This Week in Financial Regulation, July 14th

This Week in Financial Regulation, July 14th

News and Commentary

In a new report at American Compass, Oren Cass writes about his “pro-market agenda for financial reform.” He begins by describing what he claims to be the three major allocation problems in the financial market: capital, talent, and risk. He then provides three primary solutions to these issues. His first solution is to align risk and reward by ensuring that employees are paid first in the event of firm bankruptcy and eliminating the deductibility of interest in the tax code in order to place “debt and equity financing on equal footing.” Next, he recommends policies to make information more accessible by requiring transparency in performance benchmarks, caps on fees, and public releases of annual performance information. Finally, he suggests policies to reduce “financial engineering.” These include an economic activity test to prevent “speculative mechanisms for placing leveraged bets and SPAClike cash grabs for deployment at a later date,” banning buybacks, and imposing a financial transactions tax of 10 basis points.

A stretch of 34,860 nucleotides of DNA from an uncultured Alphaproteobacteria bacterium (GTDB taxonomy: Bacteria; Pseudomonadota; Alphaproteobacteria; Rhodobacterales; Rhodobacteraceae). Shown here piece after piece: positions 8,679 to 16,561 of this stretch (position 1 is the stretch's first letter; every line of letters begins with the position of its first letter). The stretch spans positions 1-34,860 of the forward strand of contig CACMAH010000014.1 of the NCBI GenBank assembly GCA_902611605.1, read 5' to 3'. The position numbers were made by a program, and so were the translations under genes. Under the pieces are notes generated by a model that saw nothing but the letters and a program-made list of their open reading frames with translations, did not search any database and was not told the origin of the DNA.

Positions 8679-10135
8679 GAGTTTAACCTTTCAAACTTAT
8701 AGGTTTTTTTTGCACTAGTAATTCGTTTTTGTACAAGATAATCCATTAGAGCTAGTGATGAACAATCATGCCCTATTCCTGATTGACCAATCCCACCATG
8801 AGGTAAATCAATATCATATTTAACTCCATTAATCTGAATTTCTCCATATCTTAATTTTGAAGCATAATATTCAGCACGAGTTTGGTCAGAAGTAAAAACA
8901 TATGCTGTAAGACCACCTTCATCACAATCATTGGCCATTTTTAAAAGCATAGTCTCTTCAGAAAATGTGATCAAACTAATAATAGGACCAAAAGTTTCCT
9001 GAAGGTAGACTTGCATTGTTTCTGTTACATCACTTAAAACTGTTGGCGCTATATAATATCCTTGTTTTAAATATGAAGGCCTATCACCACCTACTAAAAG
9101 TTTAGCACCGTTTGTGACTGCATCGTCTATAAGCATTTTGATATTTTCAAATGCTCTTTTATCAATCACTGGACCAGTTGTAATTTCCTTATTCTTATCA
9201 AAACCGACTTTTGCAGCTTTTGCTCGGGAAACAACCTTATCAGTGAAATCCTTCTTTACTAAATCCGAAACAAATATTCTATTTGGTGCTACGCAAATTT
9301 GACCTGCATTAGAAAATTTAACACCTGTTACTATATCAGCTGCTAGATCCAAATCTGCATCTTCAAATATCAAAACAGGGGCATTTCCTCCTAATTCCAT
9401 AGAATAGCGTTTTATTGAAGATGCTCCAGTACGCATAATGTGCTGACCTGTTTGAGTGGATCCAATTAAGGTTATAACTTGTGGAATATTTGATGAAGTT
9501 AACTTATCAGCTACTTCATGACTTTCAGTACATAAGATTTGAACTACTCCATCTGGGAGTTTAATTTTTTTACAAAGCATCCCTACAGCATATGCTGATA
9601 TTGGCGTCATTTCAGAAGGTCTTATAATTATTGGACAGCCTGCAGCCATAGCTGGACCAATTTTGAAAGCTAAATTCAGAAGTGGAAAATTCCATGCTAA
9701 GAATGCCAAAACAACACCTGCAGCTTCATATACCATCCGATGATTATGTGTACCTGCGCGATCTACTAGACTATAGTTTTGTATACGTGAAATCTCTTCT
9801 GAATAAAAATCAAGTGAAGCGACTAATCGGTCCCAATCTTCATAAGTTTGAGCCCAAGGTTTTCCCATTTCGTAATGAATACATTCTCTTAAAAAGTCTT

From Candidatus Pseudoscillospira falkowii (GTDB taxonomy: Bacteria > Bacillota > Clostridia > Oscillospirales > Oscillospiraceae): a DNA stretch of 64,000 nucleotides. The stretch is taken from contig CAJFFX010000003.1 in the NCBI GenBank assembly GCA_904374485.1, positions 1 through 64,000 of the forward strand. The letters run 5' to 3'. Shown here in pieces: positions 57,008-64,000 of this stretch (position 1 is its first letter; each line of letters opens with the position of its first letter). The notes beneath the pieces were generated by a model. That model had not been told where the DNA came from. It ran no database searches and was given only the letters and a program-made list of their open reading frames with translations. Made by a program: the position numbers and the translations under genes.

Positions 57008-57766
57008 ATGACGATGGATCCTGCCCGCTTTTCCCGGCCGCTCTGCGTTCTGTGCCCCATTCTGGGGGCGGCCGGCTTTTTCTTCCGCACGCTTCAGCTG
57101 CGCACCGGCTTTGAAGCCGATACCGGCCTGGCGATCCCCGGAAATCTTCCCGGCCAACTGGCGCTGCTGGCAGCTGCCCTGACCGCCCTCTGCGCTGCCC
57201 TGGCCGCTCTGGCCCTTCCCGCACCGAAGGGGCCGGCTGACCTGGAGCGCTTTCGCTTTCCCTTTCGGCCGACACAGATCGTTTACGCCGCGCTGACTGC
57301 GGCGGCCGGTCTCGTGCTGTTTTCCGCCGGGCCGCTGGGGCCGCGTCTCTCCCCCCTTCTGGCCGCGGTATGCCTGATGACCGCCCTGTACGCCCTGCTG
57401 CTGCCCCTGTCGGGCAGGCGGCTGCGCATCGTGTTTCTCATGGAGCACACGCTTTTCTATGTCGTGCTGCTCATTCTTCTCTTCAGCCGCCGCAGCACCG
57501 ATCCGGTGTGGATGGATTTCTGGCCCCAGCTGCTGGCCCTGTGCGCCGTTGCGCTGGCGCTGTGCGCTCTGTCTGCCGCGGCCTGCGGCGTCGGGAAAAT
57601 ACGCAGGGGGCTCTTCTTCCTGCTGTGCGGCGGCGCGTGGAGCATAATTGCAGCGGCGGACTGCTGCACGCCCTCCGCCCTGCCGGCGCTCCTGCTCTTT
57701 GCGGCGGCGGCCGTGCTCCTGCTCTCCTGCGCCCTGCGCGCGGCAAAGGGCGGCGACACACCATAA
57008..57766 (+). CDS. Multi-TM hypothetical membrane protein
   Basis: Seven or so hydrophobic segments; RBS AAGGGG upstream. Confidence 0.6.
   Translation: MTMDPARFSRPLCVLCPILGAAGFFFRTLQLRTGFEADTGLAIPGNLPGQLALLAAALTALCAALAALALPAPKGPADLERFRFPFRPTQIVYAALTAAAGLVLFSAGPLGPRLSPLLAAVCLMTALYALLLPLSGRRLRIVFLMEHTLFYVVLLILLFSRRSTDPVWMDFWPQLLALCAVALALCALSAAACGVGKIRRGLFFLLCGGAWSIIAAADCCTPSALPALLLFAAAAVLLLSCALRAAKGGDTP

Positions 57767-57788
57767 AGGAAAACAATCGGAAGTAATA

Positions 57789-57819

New Research

In a new NBER paper, Matteo Aquilina, Eric Budish, and Peter O’Neill “use stock exchange message data to quantify the negative aspect of high-frequency trading, known as ‘latency arbitrage.’” Their results suggest that “latency arbitrage imposes a roughly 0.5 basis point tax on trading, that market designs that eliminate latency arbitrage would reduce the market’s cost of liquidity by 17%, and that the total sums at stake are on the order of $5 billion per year in global equity markets alone.

In a column in VoxEU, Timo Löyttyniemi discusses how climate change risks can be integrated into the financial stability framework. These risks include flawed mitigation policy, malinvestments, discounted pricing, and imperfect metrics.

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By |2021-07-14T14:39:45-07:00July 14th, 2021|Blog, Financial Regulation|